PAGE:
7. Book news: ‘The Sweet in the 1970s’ by Darren Johnson – published 30th July 2021
Followers of this blog will be aware that my love of 1970s glam icons The Sweet is pretty well documented. They’ve featured heavily on Darren’s Music Blog over the seven years of the blog’s existence. This was the post announcing the impending publication of my first book – ‘The Sweet in the 1970s’ which came out as part of the Decades series published by Sonicbond.
8. News: Back down to earth! Graham Bonnet to link up with old Rainbow bandmate Don Airey
Former Rainbow vocalist, Graham Bonnet, has announced that his forthcoming album will feature ex-bandmate Don Airey. The two who performed together on the classic Down To Earth album back in 1979 will appear on a new album Graham Bonnet solo album. Bonnet is currently recording with bandmates Beth-Ami Heavenstone (bass), Conrad Pesinato (guitar) and Mark Zonder (drums).
9. Peter Donegan: interview with Americana singer-songwriter and son of skiffle legend, Lonnie Donegan
Another of the interviews I enjoyed doing during 2021. In the week of the sixty-seventh anniversary of the recording of Lonnie Donegan’s ‘Rock Island Line’ I talked to Peter Donegan about his father’s legacy, about his viral TV duet with Tom Jones on The Voice and about his forthcoming album.
10. Let there be drums! interview with Slade legend Don Powell
One of my all-time musical heroes I catch up with founding member of Slade and drumming legend, Don Powell. Via Zoom in Don’s home in Denmark we talk about his single ‘Let There Be Drums’ raising money for crew, engineers and technicians hit by the pandemic, about the old Slade days, about working with Suzi Quatro and Andy Scott, about recovering from a stroke and much, much more besides.
Apart from my traditional end of year round-up this will be my final post of the year. This is just to wish everyone a Merry Christmas and thank everyone who has visited the site over the past year and hopefully enjoyed some of the reviews, features and interviews I’ve done. Thanks to artists like Grand Funk Railroad legend Mark Farnerand Slade legend Don Powell who were kind enough to find time to talk to me along with numerous others.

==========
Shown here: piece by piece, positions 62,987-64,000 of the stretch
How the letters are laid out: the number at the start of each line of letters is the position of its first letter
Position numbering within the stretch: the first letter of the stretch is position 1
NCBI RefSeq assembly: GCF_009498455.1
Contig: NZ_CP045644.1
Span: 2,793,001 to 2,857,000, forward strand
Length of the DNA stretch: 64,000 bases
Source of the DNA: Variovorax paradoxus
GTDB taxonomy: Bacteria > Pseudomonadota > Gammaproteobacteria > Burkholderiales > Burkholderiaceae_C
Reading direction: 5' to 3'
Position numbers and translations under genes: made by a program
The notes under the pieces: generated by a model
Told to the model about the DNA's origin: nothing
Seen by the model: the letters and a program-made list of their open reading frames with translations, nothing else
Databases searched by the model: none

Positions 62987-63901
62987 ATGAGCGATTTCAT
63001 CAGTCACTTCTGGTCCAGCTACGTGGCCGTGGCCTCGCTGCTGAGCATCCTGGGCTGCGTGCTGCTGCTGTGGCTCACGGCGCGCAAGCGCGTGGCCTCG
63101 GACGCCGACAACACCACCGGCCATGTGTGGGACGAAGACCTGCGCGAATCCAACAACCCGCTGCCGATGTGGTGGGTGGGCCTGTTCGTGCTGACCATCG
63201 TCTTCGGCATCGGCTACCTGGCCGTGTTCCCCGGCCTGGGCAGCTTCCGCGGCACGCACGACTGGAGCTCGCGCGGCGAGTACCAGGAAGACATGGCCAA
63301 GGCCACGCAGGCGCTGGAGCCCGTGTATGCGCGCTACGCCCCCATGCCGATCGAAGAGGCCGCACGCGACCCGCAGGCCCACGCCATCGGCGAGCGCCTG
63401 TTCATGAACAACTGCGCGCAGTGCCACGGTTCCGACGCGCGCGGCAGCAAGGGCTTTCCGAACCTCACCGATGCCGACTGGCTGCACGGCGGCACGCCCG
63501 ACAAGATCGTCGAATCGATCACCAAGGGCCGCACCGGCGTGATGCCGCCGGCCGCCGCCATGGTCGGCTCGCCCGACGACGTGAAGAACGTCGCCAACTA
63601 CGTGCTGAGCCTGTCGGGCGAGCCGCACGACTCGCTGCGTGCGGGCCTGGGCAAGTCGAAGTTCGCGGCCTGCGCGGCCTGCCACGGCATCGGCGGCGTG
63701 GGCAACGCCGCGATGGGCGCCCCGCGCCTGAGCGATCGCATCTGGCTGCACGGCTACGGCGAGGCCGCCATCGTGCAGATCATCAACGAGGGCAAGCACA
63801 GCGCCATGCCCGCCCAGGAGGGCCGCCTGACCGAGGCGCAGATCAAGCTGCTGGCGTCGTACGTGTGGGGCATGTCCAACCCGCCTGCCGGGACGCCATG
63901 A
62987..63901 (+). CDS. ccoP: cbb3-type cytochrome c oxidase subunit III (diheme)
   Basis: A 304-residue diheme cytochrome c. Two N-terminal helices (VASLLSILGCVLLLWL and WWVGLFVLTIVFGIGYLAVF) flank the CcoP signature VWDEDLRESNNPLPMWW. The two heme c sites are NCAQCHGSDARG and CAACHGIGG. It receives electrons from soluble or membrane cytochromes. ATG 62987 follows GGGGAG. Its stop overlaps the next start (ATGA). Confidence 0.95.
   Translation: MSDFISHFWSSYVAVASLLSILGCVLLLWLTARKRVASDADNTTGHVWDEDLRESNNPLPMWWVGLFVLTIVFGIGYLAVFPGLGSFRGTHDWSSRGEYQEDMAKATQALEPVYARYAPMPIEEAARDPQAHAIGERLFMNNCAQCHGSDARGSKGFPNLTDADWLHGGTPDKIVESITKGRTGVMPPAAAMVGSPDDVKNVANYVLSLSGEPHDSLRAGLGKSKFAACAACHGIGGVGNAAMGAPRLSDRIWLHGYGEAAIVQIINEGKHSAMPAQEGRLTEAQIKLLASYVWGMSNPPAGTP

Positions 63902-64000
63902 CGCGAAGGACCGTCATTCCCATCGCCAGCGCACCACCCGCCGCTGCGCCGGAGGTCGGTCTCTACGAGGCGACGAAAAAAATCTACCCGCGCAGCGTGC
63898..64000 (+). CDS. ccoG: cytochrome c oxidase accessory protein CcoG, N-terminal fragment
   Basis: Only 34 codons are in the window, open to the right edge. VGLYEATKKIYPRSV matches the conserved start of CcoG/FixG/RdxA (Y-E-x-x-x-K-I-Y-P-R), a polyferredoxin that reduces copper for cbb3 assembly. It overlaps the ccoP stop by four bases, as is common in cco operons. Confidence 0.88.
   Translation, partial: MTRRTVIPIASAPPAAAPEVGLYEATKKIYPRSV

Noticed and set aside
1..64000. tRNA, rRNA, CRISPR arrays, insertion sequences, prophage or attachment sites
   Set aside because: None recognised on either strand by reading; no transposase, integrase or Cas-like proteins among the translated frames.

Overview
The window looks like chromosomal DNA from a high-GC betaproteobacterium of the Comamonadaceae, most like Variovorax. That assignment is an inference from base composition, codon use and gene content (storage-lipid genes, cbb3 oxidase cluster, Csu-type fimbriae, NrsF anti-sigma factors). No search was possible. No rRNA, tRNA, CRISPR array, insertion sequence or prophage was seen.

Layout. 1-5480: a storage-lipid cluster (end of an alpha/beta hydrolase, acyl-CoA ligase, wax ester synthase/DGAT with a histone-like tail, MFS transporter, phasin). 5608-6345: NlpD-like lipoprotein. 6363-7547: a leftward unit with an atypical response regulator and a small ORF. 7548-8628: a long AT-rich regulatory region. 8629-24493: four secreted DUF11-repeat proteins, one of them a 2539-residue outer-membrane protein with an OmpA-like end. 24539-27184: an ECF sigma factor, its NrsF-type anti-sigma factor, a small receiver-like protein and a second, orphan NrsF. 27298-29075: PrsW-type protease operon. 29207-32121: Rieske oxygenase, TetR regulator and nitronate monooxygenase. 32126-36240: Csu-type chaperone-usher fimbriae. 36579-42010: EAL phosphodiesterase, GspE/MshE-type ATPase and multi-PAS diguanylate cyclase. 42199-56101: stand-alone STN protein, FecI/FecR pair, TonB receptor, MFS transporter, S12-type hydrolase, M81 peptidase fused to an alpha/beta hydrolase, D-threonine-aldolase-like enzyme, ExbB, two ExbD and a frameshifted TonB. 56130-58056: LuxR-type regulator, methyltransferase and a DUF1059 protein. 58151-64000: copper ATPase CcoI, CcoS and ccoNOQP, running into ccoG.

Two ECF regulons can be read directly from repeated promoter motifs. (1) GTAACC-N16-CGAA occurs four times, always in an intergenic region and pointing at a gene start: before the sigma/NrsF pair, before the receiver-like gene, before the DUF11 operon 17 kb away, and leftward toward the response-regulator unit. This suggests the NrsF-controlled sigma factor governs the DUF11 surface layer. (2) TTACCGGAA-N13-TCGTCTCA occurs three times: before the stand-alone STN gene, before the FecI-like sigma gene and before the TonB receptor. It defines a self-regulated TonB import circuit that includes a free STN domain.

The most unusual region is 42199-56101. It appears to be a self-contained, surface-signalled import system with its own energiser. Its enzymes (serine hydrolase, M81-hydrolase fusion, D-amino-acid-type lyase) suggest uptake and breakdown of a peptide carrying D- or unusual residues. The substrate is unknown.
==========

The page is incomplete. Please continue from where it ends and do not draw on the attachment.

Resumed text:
And thanks to everyone who bought my book‘The Sweet in the 1970s’ when it came out this year and gave such positive feedback.
On the PR side it’s also been a pleasure to work for some wonderful artists over the past year: Milton Hide, Green Diesel, Maniac Squat, Across The Sea, Little Lore and Roly Witherow – all of whom released some excellent music this year I was proud to promote.
I’ll leave you with the Christmas video of the learning disability charity I work for – Stay Up Late. As well as campaigning to transform social care so that no-one with a learning disability is prevented from accessing the support they need to go out to gigs, have an active social life and stay up late, we also run the successful Gig Buddies project. This year we decided to do our own tribute to Slade’s Christmas classic and I found myself donning my gold jacket and becoming impromptu choir master. Enjoy!
You can find out more about Stay Up Late and Gig Buddies here
Back in 2020 I reviewed Chasing Shadows – Adrian Jarvis’s book about his ultimately fruitless quest to locate original Deep Purple singer, Rod Evans, who vanished in 1980 following a deeply unwise scam involving misuse of his former band’s name and was never heard from again.
Nick Griffiths’ novel DeadStar takes a similar premise albeit the central character, Garth Tyson, never enjoyed anything like the brief taste of fame that Evans had with the first line-up of Deep Purple. Following a minor hit in the mid-80s with his fictional band Speed of Life Tyson disappears after a part utterly disastrous, part weirdly triumphant appearance at Glastonbury. However, outside of his immediate family and former bandmates, public speculation about Tyson’s whereabouts is precisely zero.